• IPCC, 2013: Climate Change 2013: The Physical Science Basis. Cambridge University Press, 1535 pp. [Available online at http://www.climatechange2013.org/images/report/WG1AR5_ALL_FINAL.pdf.]

  • Karl, T. R., and Coauthors, 1993: A new perspective on recent global warming—Asymmetric trends of daily maximum and minimum temperature. Bull. Amer. Meteor. Soc., 74, 10071023, doi:10.1175/1520-0477(1993)074<1007:ANPORG>2.0.CO;2.

    • Search Google Scholar
    • Export Citation
  • Karl, T. R., Melillo J. M. , and Peterson T. C. , Eds., 2009: Global Climate Change Impacts in the United States. Cambridge University Press, 188 pp.

  • Karl, T. R., and Coauthors, 2012: U.S. temperature and drought: Recent anomalies and trends. Eos, Trans. Amer. Geophys. Union, 93, 473474, doi:10.1029/2012EO470001.

    • Search Google Scholar
    • Export Citation
  • Katz, R. W., 2010: Statistics of extremes in climate change. Climatic Change, 100, 7176, doi:10.1007/s10584-010-9834-5.

  • Katz, R. W., 2013: Statistical methods for nonstationary extremes. Extremes in a Changing Climate, A. AghaKouchak et al., Eds., Springer, 15–37.

  • Katz, R. W., Parlange M. B. , and Naveau P. , 2002: Statistics of extremes in hydrology. Adv. Water Resour., 25, 12871304, doi:10.1016/S0309-1708(02)00056-8.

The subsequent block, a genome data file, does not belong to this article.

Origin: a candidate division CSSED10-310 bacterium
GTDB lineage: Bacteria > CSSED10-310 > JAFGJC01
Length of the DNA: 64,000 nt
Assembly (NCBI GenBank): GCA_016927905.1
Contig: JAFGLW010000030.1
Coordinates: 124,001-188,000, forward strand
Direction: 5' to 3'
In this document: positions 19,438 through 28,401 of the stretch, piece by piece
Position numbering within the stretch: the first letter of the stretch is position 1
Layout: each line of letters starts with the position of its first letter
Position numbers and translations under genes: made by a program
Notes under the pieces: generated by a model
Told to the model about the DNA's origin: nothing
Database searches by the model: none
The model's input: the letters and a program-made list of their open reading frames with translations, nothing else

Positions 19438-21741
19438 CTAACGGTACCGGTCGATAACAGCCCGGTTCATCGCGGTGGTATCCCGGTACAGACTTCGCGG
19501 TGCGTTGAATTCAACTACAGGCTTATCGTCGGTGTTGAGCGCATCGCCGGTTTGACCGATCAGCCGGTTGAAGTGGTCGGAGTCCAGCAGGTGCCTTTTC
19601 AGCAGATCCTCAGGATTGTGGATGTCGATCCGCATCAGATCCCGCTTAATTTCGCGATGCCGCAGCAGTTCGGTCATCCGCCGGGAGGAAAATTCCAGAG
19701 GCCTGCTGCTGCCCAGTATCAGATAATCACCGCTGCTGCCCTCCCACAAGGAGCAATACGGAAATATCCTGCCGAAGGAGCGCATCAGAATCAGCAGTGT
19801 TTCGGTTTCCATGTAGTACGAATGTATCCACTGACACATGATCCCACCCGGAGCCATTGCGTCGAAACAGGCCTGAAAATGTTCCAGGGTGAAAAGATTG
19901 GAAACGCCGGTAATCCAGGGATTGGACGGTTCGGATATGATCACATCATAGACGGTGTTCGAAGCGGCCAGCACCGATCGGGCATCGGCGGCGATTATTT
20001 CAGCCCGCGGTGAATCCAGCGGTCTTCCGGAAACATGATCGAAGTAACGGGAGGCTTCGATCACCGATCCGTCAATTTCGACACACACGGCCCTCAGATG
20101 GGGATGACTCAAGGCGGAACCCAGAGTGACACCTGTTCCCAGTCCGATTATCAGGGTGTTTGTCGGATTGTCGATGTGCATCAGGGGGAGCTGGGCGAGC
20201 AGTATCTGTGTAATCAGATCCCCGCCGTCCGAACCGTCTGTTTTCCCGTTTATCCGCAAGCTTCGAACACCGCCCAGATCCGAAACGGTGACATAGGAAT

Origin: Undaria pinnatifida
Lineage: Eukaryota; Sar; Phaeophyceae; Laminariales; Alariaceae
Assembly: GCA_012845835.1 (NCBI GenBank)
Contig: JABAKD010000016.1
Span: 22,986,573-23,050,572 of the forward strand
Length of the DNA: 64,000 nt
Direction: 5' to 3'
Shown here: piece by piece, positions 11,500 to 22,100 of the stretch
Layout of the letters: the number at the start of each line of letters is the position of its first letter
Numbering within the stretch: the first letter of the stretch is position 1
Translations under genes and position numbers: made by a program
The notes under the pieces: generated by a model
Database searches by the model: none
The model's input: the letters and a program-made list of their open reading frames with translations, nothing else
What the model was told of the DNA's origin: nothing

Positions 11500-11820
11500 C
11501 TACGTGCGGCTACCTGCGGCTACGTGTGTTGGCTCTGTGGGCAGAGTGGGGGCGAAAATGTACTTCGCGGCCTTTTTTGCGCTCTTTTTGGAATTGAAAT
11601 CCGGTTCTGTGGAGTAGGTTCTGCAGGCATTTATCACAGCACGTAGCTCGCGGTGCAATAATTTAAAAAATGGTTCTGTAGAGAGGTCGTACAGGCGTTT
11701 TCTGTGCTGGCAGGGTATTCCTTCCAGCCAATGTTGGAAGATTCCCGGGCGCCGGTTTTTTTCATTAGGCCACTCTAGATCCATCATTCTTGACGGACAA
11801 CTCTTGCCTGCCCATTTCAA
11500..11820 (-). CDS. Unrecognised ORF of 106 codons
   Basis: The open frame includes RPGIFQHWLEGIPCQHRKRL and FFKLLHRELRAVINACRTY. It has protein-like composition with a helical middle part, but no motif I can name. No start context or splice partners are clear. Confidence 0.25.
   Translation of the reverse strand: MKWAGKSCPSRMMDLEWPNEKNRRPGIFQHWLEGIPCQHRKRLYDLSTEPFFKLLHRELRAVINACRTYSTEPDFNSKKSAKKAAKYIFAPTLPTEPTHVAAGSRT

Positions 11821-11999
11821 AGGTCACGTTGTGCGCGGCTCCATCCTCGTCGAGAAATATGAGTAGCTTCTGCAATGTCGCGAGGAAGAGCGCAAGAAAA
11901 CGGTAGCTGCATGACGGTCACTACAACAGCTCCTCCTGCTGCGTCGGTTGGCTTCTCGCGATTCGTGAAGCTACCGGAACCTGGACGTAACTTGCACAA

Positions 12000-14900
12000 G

• Search Google Scholar
    • Export Citation
  • Kharin, V. V., Zwiers F. W. , Zhang X. , and Hegerl G. C. , 2007: Changes in temperature and precipitation extremes in the IPCC ensemble of global coupled model simulations. J. Climate, 20, 14191444, doi:10.1175/JCLI4066.1.

    • Search Google Scholar
    • Export Citation
  • Kharin, V. V., Zwiers F. W. , Zhang X. , and Wehner M. , 2013: Changes in temperature and precipitation extremes in the CMIP5 ensemble. Climatic Change, 119, 345357, doi:10.1007/s10584-013-0705-8.

    • Search Google Scholar
    • Export Citation
  • Kunkel, K. E., Easterling D. R. , Kristovich D. A. R. , Gleason B. , Stoecker L. , and Smith R. , 2010: Recent increases in U.S. heavy precipitation associated with tropical cyclones. Geophys. Res. Lett., 37, L24706, doi:10.1029/2010GL045164.

    • Search Google Scholar
    • Export Citation
  • Kunkel, K. E., and Coauthors, 2013: Monitoring and understanding changes in extreme storm statistics: State of knowledge. Bull. Amer. Meteor. Soc., 94, 499514, doi:10.1175/BAMS-D-11-00262.1.

    • Search Google Scholar
    • Export Citation